The lightbulb should have gone off in the reporter’s head when he also wrote this [emphasis mine:

    “Earlier this month, for example, a soldier with the Army’s 10th Mountain Division AT FORT DRUM, N.Y., applied for married housing benefits on the base with his male partner, whom he had recently wed, Army officials said. The request prompted unit commanders to open a formal investigation, and the soldier, whose action appeared to be an act of protest, COULD BE DISMISSED, Army officials said.”

    In short, when they need cannon fodder, gay cannon fodder is just as good as straight. Outed Soldier 1 is in Iraq; Outed Soldier 2 is in New York.

    Per “Coming Out Under Fire,” by Allen Berube, it once took this extreme form: the adjutant general ordered the commanding general of the West Coast Air Corps Training Center in California to review the cases of some men ALREADY CONVICTED OF SODOMY “to determine their respective availability for military service” with “the view of conserving all available manpower for service in the Army.” He canceled the men’s dishonorable discharges and made them eligible for reassignment AFTER COMPLETING THEIR PRISON SENTENCES!

    In 1945, facing manpower shortages during the final European offensive in Europe, Secty of War, Harry Stimson, ordered a review of all gay discharges and ordered commanders to “salvage” homosexual soldiers for service whenever necessary.

    During the first Gulf War, a Pentagon spokesman said in relation to gay discharges, “Any administrative procedure is dependent on operational considerations of the unit that would administer such proceedings.”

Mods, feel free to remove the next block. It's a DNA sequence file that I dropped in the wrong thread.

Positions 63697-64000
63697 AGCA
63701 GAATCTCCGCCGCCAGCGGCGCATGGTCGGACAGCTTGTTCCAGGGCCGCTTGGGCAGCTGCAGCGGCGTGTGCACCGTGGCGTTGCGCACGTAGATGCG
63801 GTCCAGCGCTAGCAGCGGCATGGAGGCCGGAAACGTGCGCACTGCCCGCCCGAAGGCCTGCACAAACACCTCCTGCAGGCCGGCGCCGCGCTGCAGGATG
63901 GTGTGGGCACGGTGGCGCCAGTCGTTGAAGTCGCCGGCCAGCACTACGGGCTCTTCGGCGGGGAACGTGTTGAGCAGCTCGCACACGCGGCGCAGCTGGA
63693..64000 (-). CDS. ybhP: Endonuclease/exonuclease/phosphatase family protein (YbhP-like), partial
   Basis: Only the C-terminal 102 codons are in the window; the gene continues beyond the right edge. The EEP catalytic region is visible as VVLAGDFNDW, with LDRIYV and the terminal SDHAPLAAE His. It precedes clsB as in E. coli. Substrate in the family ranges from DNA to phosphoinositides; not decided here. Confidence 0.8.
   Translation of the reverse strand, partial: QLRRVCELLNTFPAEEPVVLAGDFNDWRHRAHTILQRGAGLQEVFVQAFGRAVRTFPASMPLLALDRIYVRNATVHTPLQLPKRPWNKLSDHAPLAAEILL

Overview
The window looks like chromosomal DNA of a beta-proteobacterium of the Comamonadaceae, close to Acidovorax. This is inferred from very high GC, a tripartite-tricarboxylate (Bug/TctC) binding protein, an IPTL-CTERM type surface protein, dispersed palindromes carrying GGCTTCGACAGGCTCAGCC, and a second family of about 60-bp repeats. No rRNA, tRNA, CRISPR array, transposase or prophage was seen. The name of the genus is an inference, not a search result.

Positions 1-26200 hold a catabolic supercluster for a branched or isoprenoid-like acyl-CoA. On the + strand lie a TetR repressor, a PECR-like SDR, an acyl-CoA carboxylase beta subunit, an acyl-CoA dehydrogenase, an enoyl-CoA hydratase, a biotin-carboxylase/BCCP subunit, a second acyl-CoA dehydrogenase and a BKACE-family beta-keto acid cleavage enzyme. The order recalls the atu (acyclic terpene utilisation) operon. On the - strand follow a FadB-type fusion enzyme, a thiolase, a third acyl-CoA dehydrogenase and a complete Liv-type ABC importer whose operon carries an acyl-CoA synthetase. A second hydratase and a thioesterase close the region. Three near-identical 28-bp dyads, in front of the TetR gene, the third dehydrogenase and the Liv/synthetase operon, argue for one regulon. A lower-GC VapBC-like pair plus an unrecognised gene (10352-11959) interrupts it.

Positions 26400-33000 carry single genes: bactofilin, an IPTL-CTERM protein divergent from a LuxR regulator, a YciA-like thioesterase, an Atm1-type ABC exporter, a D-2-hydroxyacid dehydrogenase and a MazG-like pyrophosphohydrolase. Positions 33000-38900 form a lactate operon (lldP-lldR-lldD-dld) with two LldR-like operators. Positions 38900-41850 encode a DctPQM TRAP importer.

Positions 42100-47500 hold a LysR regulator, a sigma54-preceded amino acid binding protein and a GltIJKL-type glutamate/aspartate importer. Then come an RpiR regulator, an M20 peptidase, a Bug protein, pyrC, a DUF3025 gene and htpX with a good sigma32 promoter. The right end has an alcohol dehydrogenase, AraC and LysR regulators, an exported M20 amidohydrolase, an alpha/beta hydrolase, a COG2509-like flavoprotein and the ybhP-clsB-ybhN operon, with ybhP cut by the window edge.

In the “Army Commander’s Handbook,” updated in 1999 and still in effect, under the criterion of homosexuality: “if discharge is not requested prior to the unit’s receipt of alert notification, discharge isn’t authorized. Member will enter active duty with the unit.”

    In 2005, a military spokesperson acknowledged they were sending openly gay service members into combat in Iraq.

    Bottomline: if this anonymous soldier SURVIVES serving in Iraq and the ban has not been ended by the time he returns to the states, there is NO reason to believe that that manila envelope will not follow him and he will THEN be shitcanned in the Good Ole USA.

  4. says

    “The only change he noticed was that his platoon sergeant, once prone to shouting out a derogatory term for gay men, cut back his usage. ‘And when he does say it,” the soldier noted, “he’ll give me a look like he is sorry.'”

    “Like he is sorry?” And the sergeant “cut back” his use of anti-Gay slurs, but didn’t stop it completely, eh? That’s what I call real progress (not)!

  5. Jerry12 says

    I love to read the comments of people who have, obviously,never served in any branch of the Armed Services pontificating on what is now going on relative to DADT.

    Gentlemen (and Ladies), the military has had “Gay” members from time one. Those of us who served in WW2, as I did, knew who we were, and the straits knew,also. We did our thing, just as the straits did theirs; In private without outward shows of affection. No one was being “Outed”, or discharged. If they had, they would have lost a lot of very necessary and effective Officers.

    It appears that a lot of the comments are from people who really do not know what they are talking about. Certainly, not from personal experience in the Military.